Your research has been published, what comes next? Hopefully, it influences the work of other researchers and receives citations.
But citations are not the only way that research impact and influence can be measured. There are many other forms of engagement with published research, and Imperial staff and students are being offered the opportunity to try a tool that can help identify the types of conversations their research is starting.
Altmetric Explorer allows users to track an article as soon as it is published and view the online activity that is happening around it. Maybe your research has been mentioned in a Wikipedia article, a policy document, a news article, or is causing a stir on Twitter. Altmetric Explorer will find this and present the activity data tailored for your use - whether that be the entire publication history of a researcher or multiple researchers, as well as in-depth analysis of a single article.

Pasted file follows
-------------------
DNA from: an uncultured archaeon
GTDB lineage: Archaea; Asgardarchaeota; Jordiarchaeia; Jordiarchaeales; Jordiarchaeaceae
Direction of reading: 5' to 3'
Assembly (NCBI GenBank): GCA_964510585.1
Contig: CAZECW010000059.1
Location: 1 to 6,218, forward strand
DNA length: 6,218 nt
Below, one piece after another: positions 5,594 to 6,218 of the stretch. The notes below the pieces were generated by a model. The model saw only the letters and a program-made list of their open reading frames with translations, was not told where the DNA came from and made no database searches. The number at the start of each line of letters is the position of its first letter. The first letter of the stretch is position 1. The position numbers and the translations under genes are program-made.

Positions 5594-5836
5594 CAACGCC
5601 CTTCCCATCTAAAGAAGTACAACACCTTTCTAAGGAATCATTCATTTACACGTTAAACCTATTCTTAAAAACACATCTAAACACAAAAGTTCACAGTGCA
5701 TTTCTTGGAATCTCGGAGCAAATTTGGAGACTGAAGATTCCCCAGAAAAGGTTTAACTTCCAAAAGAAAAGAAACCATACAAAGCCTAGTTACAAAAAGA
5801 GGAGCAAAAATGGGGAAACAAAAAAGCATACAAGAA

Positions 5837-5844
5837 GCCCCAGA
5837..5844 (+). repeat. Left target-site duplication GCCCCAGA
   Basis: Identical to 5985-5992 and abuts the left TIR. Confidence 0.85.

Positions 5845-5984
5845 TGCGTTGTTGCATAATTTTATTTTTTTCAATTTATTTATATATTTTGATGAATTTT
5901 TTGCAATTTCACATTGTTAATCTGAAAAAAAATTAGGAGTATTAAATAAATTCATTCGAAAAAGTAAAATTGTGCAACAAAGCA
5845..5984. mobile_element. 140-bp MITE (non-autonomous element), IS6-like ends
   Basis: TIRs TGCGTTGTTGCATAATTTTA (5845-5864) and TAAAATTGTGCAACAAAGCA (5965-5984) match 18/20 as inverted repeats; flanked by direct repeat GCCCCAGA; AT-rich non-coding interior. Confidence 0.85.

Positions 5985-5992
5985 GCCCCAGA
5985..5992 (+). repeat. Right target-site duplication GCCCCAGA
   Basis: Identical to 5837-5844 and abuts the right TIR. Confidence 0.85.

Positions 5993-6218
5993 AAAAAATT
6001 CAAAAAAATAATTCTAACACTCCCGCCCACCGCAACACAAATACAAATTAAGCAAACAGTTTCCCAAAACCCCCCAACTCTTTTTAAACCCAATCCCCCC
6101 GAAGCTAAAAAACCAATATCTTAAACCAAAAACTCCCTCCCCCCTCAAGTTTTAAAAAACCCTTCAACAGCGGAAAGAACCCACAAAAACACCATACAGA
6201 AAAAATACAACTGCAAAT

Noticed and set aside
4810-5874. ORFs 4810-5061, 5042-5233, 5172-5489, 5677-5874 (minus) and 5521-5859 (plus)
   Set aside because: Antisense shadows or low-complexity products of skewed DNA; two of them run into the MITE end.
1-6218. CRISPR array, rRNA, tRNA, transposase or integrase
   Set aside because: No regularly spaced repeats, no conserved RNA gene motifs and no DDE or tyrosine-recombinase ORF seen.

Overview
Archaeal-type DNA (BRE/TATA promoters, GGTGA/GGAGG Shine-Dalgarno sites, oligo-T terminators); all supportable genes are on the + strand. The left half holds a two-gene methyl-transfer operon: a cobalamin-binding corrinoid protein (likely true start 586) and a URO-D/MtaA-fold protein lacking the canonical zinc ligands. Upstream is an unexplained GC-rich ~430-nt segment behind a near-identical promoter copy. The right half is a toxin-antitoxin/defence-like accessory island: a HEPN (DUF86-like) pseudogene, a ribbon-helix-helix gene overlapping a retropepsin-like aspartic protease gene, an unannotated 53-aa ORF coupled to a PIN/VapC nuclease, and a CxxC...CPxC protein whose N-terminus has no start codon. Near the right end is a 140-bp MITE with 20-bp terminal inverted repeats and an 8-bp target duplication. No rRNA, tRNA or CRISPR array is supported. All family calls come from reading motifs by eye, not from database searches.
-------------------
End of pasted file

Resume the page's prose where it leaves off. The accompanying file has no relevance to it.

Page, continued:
The tool provides researchers and administrators with analysis of the online activity without having to individually search each publication and manage each online platform.
Altmetric Explorer runs text mining and automated searching of global news outlets, patent offices, multimedia platforms such as YouTube and Reddit, as well as over 9,000 academic and non-academic blogs, and more, to find the conversations happening around your articles.
Guidance on how to understand the way in which the data is collected and how it can be meaningfully interpreted will be made available to trial participants.
Between Monday 21 January and Friday 15 February Imperial staff and students will be able to try Altmetric Explorer, where they will be given full access to the reporting tools and be able to use it to discover the conversations that their research is starting.
To take part in the trial, please register your interest by emailing Robyn Price, Bibliometrics and Indicators Manager, Library Services at email@example.com before Friday 8 February.
Article text (excluding photos or graphics) © Imperial College London.
Photos and graphics subject to third party copyright used with permission or © Imperial College London.